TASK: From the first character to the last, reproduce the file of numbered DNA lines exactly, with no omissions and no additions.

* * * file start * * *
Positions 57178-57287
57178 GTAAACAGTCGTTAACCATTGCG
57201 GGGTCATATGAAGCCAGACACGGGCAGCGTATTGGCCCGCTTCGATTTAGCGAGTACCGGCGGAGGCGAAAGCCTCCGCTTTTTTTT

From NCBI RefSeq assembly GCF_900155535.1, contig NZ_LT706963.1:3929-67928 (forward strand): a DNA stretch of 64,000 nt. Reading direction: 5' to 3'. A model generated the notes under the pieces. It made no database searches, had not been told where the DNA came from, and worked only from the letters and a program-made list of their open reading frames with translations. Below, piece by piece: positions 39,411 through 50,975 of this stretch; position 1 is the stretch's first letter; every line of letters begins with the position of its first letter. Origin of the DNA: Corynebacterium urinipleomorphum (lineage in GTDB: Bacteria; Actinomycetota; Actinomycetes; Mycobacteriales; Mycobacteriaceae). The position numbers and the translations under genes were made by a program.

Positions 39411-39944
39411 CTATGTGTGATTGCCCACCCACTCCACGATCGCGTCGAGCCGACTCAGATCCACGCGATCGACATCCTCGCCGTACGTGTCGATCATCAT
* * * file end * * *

Positions 57178-57287
57178 GTAAACAGTCGTTAACCATTGCG
57201 GGGTCATATGAAGCCAGACACGGGCAGCGTATTGGCCCGCTTCGATTTAGCGAGTACCGGCGGAGGCGAAAGCCTCCGCTTTTTTTT

From NCBI RefSeq assembly GCF_900155535.1, contig NZ_LT706963.1:3929-67928 (forward strand): a DNA stretch of 64,000 nt. Reading direction: 5' to 3'. A model generated the notes under the pieces. It made no database searches, had not been told where the DNA came from, and worked only from the letters and a program-made list of their open reading frames with translations. Below, piece by piece: positions 39,411 through 50,975 of this stretch; position 1 is the stretch's first letter; every line of letters begins with the position of its first letter. Origin of the DNA: Corynebacterium urinipleomorphum (lineage in GTDB: Bacteria; Actinomycetota; Actinomycetes; Mycobacteriales; Mycobacteriaceae). The position numbers and the translations under genes were made by a program.

Positions 39411-39944
39411 CTATGTGTGATTGCCCACCCACTCCACGATCGCGTCGAGCCGACTCAGATCCACGCGATCGACATCCTCGCCGTACGTGTCGATCATCAT